Epson EpiqVision Mini EF12 Projector Review

Small projectors are often a series of compromises: image and sound quality often succumb to the need for portability. But with the EpiqVision Mini EF12 Streaming Laser Projector, Epson seems to have found a good balance between these competing needs, making a device that works (and looks) great anywhere in your home or backyard projector for movie night.

A good mid-range projector

Epson’s EpiqVision Mini is a good choice for a mid-range projector, with a bright, clear picture and decent sound. However, it can have more flexibility, and it can be easily washed off even in moderately lit rooms.


Christopher Albrighton/CNN

Out of the box, the EpiqVision Mini features a squat-cube design reminiscent of old-school audiophile components (more on that later). Its black and copper color scheme is a handsome, classic look that will fit in most people’s living rooms. Measuring 6.9 x 6.9 x 5 inches and weighing 4.7 pounds, the projector is small enough to carry around the house and install anywhere you like.

On the left side are two HDMI ports (one with ARC), a USB-A port for connecting external storage, and a stereo audio output port. I would have liked them to be on the back, as the cables coming out of the sides of the projector looked a little odd, but that was a small problem. It has a nice touch that many projectors seem to have given up on: retractable feet for adjusting the angle of the bottom of the projector. Of all the projectors tested in the past two months, this is the only one with this (basic) component.

The remote is a fairly basic piece of plastic that’s lightweight and has a basic set of controls, including one-touch access to YouTube, Google Assistant, and various projector settings like keystone adjustments. It’s light weight means I often leave it in blankets and pillows on the couch.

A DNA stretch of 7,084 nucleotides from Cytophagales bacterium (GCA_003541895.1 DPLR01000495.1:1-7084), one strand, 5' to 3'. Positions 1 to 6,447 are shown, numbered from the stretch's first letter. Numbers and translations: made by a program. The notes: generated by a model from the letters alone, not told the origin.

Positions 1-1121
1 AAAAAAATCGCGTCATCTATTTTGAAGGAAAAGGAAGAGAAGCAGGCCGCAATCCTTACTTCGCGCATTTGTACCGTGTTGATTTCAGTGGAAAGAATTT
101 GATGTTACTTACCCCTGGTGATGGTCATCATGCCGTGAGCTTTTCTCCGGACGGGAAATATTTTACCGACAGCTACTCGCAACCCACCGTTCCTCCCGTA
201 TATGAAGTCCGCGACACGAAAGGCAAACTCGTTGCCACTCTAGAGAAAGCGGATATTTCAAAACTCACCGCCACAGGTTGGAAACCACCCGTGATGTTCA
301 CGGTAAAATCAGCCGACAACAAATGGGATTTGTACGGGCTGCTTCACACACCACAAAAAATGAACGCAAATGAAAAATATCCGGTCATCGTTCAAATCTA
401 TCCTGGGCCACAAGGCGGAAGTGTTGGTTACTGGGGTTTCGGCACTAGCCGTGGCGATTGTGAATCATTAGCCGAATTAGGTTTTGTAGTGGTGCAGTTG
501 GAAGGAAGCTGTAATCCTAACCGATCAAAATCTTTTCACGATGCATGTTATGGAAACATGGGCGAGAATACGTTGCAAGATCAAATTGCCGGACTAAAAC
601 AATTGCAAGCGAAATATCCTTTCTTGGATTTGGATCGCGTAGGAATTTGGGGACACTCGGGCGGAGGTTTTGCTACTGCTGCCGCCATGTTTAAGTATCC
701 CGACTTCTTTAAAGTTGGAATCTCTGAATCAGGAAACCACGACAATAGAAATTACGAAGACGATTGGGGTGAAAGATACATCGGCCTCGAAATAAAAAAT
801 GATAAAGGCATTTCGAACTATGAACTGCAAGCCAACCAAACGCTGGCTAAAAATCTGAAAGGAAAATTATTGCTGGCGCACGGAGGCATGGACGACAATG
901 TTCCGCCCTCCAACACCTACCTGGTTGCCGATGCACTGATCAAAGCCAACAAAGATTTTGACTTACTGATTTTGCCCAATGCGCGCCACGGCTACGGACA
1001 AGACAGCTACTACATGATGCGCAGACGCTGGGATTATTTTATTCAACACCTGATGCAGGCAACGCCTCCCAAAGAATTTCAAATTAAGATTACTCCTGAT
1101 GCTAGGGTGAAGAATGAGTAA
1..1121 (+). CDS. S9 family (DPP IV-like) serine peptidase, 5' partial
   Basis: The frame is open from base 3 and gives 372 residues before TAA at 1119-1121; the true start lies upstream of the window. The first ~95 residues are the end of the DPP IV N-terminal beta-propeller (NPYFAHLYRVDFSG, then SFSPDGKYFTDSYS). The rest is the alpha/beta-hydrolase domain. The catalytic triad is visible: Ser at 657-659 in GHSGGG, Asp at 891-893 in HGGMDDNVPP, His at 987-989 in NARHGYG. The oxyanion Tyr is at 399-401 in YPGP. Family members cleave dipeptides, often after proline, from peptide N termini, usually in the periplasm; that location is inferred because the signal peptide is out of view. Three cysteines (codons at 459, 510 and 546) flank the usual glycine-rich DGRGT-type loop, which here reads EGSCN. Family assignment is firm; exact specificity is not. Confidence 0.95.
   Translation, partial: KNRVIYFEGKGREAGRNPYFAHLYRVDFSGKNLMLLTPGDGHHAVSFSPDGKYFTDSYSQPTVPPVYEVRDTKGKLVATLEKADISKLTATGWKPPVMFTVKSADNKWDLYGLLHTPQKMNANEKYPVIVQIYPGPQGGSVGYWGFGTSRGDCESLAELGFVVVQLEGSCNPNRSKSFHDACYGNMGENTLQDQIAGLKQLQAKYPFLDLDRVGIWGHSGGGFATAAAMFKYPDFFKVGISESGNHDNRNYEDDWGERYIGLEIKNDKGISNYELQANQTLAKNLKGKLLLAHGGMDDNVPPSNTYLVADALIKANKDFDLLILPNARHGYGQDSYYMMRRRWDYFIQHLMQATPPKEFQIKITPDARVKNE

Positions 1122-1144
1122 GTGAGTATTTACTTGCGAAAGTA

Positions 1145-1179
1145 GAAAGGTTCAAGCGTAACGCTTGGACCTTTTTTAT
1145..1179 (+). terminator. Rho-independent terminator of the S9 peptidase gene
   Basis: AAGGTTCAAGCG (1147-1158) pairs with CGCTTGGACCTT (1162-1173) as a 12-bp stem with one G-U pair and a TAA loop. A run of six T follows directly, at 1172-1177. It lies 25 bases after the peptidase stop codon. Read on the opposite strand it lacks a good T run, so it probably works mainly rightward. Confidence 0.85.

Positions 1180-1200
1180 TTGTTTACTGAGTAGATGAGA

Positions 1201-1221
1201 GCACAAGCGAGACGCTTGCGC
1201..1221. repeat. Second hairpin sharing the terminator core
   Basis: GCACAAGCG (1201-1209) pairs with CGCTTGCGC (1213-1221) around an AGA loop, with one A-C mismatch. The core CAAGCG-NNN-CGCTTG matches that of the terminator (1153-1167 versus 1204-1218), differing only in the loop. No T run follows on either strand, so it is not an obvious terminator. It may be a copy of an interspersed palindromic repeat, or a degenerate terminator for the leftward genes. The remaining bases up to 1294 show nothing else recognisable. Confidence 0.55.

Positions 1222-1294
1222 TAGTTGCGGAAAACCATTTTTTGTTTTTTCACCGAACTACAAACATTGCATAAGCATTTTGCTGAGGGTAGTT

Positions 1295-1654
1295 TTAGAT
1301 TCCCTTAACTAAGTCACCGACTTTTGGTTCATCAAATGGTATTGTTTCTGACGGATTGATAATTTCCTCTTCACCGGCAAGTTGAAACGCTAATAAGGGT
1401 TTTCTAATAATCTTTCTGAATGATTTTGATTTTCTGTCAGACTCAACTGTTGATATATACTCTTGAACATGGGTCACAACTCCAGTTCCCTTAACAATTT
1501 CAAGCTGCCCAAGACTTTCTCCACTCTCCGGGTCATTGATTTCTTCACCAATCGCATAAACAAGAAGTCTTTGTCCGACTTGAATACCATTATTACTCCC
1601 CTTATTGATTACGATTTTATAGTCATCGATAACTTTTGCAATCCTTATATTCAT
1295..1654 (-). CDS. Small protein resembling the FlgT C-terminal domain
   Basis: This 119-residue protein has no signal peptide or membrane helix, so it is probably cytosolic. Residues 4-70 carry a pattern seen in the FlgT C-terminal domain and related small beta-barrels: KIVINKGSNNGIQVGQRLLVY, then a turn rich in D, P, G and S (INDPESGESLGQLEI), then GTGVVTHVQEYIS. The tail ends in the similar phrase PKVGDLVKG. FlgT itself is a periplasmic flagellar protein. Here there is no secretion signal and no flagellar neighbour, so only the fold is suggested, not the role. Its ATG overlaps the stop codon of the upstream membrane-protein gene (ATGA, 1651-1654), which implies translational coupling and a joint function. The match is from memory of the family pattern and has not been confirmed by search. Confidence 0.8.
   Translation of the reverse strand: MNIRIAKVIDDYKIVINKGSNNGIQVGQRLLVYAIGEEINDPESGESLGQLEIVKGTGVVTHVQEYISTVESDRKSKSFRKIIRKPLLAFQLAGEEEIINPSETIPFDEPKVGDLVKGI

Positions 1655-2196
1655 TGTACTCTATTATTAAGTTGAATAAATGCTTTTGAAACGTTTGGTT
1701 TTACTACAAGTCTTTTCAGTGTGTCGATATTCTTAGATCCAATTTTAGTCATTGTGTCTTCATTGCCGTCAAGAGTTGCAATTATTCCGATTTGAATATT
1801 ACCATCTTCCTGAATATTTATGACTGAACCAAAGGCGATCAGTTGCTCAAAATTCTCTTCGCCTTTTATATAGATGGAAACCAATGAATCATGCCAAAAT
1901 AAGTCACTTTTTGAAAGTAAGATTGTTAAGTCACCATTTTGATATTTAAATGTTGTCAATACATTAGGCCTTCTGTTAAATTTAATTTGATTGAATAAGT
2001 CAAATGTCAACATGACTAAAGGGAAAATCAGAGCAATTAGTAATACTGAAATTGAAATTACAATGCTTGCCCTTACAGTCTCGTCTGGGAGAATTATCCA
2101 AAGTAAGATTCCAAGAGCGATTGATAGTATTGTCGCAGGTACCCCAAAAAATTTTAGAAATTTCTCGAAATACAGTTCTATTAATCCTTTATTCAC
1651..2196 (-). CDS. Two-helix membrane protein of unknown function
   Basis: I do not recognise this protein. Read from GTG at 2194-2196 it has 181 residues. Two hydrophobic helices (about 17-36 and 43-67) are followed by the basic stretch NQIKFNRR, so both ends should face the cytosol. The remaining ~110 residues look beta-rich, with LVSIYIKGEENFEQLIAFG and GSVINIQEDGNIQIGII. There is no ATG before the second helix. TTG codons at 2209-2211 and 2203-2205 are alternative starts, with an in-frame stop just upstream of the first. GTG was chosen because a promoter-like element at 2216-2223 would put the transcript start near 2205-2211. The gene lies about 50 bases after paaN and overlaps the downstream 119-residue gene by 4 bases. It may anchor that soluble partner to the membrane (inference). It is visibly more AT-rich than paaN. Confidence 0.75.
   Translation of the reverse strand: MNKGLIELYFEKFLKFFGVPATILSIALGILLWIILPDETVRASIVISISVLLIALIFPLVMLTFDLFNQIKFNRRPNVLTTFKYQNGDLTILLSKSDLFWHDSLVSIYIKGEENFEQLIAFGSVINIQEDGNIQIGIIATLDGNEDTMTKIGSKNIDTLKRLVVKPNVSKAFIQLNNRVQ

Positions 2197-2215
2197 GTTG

Christopher Albrighton/CNN

Setup is relatively easy, especially since it runs Android TV 11. If you have an Android phone, the setup wizard will guide you through the process of connecting the projector to a Wi-Fi network and logging into all of your Google accounts (such as YouTube). If you don’t have an Android phone, you can still set up the device by manually entering all credentials and passwords using the remote. It’s a bit of a hassle, but assuming you don’t do it very often, it’s not onerous. Once set up, the device will boot up, possibly apply some Android TV updates, and you’re ready to go.

Most modern projectors also have the usual autofocus and automatic keystone correction. They work just fine, although I miss the obstacle avoidance feature (found on more expensive models) that can zoom the screen to make sure stray vegetation or picture frames don’t intrude into the image.

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Christopher Albrighton/CNN

EpiqVision Mini has a good picture at 1920 x 1080 resolution. Colors are bright and vibrant, with deep blacks in a properly dark room. The projection system is a 3LCD laser unit, which means it can output up to 1000 lumens with a contrast ratio of 200,000:1. The projector supports HDR10 and HLG color spaces and can project diagonal images up to 150 inches.

The light source is a laser diode, which means there is no need to replace the bulb. Epson says its laser projectors can operate for up to 20,000 hours “with virtually no maintenance.” I couldn’t test this claim, but the projector turned on immediately and produced a bright image. However, despite the purported benefits of laser projectors, I found moderate ambient light to wash out the picture. You’ll want a dark room or evening sky to get the best photos.